Create a generalized image
IT operations staff at Contoso have spent a considerable amount of time deploying VMs to Azure as part of a pilot program. Before they begin deploying additional VMs, they've asked you to determine whether imaging could be used to assist with these deployments. You've worked with creating VMs from generalized images at Contoso in an on-premises environment, and learn that it's possible to create Azure IaaS VMs using the same approach. But first, you need to know how to create a generalized image in Azure.
What are VM images?
When you create a VM, you must specify a VM image that contains a generalized operating system and optionally, other preconfigured software. Azure uses the image to create a new virtual hard disk (VHD) from which it can start your VM. The Image list on the Create a virtual machine blade in the Azure portal, displayed in the following screenshot, presents a list of commonly used images.
A VM image is a template from which you can create the VHDs to run a VM. The VHDs for a typical VM image contain a preconfigured version of an operating system.
To choose something more specific to your needs, you can select Browse all public and private images. You can choose from items in Azure Marketplace or Contoso's own images. Azure Marketplace supplies many VM images that you can use as a starting point to build your own VM image. Examples include:
- Various versions of Windows Server, optionally with Microsoft SQL Server installed.
- Linux variants with software such as MySQL, MongoDB, Cassandra, or other databases already configured.
For a complete list of VM images, visit the Azure Marketplace virtual machine images page.
What is a generalized image?
After you create a VM and customize it by configuring and installing additional applications according to your requirements, you can save it as a new image. The new image will be a set of VHDs from which you can create additional VMs. However, you need to clean up the image first, because when you create a VM the operating system data is updated with several items, including:
- The host name of your VM.
- The administrator username and credentials.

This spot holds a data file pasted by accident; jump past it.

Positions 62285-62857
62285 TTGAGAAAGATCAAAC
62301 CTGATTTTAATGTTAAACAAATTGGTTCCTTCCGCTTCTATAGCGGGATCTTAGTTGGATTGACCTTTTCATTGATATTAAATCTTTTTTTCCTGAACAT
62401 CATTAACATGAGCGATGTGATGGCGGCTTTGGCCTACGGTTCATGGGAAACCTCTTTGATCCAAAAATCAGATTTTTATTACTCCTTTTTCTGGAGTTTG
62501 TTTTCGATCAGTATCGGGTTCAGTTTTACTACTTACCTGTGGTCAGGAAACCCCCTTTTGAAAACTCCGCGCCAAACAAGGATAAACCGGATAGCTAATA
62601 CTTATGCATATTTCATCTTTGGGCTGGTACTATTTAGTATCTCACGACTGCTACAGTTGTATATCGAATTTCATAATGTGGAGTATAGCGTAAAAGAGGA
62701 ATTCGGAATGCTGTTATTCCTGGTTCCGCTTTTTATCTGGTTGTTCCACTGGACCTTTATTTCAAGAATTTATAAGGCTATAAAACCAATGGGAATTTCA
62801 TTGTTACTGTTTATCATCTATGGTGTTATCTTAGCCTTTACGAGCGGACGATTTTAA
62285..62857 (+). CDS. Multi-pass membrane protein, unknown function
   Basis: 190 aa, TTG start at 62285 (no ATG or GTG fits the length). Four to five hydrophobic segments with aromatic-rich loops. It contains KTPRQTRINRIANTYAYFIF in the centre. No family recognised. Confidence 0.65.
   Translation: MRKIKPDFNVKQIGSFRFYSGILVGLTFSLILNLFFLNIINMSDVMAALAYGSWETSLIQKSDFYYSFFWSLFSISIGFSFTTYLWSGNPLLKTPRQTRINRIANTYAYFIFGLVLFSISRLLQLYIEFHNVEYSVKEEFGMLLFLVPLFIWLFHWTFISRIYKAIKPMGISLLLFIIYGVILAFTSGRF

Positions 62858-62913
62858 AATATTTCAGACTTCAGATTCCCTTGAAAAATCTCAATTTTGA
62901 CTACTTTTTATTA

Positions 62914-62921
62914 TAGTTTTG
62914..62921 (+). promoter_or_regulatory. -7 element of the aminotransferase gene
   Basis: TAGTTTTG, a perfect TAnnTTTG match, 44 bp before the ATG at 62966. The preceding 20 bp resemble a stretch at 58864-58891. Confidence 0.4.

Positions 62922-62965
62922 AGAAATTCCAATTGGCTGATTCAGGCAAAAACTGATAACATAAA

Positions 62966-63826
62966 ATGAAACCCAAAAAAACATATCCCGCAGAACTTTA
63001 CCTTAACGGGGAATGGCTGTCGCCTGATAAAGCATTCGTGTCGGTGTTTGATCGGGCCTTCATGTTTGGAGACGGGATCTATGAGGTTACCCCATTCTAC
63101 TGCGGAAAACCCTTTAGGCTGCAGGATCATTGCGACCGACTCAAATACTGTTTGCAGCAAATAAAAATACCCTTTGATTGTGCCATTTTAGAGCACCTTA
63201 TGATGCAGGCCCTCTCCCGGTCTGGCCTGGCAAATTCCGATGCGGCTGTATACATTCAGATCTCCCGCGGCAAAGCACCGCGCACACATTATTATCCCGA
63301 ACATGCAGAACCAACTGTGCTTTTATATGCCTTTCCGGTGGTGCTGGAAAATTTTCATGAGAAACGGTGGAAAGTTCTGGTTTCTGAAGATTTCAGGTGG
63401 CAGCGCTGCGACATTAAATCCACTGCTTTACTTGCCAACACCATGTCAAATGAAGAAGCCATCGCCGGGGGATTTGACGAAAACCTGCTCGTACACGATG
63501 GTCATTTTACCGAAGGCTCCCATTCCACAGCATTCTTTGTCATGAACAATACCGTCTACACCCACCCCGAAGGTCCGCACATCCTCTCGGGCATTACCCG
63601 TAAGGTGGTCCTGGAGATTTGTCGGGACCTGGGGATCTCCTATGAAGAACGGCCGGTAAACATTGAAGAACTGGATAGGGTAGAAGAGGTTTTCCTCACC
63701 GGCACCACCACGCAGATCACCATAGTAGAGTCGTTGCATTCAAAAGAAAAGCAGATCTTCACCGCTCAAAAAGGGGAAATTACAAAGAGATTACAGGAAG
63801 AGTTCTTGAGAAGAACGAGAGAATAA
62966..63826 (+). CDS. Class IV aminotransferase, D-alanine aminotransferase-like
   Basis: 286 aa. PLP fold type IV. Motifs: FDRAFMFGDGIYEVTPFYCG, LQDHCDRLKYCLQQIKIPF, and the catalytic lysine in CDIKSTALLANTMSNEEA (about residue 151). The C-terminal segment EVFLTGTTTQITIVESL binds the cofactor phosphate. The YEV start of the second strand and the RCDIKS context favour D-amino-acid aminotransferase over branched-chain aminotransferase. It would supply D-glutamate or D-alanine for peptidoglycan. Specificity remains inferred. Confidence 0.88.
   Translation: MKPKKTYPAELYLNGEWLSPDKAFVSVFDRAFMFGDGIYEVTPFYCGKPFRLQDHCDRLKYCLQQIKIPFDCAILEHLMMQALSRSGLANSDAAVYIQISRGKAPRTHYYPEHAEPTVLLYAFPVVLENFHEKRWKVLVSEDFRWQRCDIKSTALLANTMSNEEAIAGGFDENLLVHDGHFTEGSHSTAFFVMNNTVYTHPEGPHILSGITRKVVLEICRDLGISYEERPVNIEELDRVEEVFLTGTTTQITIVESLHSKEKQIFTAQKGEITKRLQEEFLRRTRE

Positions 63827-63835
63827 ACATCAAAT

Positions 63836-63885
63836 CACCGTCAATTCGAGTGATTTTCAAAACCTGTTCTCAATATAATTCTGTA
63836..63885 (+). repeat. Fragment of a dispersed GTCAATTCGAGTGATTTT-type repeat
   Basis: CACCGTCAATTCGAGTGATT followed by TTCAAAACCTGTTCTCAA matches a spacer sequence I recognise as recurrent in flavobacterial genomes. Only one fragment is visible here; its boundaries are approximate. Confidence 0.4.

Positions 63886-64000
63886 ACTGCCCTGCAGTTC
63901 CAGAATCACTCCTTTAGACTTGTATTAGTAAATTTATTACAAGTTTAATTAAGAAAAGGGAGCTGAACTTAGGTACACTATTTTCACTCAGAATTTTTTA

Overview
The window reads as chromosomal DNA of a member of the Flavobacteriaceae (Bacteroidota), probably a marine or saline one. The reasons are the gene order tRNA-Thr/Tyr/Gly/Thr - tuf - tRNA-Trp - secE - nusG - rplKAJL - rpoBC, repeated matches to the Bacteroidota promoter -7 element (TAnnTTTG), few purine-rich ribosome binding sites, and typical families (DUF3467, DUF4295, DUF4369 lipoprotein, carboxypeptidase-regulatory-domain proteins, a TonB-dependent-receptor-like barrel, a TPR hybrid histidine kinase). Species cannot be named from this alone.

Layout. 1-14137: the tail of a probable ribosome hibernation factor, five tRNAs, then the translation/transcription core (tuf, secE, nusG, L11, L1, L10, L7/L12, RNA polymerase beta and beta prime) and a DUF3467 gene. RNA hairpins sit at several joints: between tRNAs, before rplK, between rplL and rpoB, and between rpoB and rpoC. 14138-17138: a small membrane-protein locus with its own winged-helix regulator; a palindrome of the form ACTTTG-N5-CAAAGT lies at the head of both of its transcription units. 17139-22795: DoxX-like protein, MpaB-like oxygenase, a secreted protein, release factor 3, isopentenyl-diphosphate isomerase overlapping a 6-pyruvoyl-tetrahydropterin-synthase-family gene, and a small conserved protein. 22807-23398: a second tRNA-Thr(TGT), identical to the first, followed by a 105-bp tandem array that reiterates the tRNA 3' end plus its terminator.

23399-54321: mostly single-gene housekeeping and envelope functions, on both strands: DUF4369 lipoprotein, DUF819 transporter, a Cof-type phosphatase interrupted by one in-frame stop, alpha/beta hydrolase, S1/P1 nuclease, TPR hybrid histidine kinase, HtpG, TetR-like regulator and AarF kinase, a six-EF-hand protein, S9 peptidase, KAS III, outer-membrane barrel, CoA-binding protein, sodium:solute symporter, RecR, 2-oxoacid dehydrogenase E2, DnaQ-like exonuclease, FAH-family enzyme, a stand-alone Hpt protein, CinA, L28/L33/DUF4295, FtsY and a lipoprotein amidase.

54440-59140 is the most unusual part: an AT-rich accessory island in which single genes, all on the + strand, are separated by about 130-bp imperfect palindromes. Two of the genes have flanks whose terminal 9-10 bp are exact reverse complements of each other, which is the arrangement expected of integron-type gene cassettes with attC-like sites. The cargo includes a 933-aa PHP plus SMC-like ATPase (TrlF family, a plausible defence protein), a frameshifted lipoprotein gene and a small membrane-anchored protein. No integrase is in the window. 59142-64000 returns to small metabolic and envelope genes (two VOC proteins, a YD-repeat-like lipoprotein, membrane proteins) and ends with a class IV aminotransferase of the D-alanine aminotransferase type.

- Log files.
- Security identifiers for various operating system services.
These items must be reset to their default settings before you capture an image. When you reset these items in a VM, you generalize the VM.
Generalize a VM
Use the Sysprep.exe tool to generalize a Windows VM. Follow these steps:
- Sign in to the Windows VM.
- Open an elevated Command Prompt.
- Navigate to the C:\windows\system32\sysprep folder.
- Run sysprep.exe.
- In the System Preparation Tool dialog box, select the settings in the following table, and then select OK.
|System Cleanup Action||Enter System Out-of-Box Experience (OOBE)|
After the VM has been shut down, you should deallocate it while it's in this clean state. You can do this via the Azure portal, via Azure PowerShell, or Azure Command-Line Interface (Azure CLI). In the Azure portal, select the appropriate VM, and then on the toolbar, select Stop. At the Stop this virtual machine prompt, select OK.
The VM might display a state of Stopped, but it isn't deallocated.
After the VM has the status of Stopped (deallocated), continue to the next step.
In PowerShell, run the following command to stop and deallocate the VM:
Stop-AzVM -ResourceGroupName <resource group> ` -Name <virtual machine name> ` -Force
If you're using the Azure CLI, run the following command instead:
az vm deallocate \ --resource-group <resource group> \ --name <virtual machine name>
Although we recommend that you deallocate the VM, when you use the Azure portal to create an image from a VM it automatically deallocates the VM.
Keep in mind that you continue to pay for compute resources if your VM is stopped but not deallocated.
After the image is created, you can upload the VHD. For instructions, refer to Upload a VHD to Azure or copy a managed disk to another region - Azure PowerShell.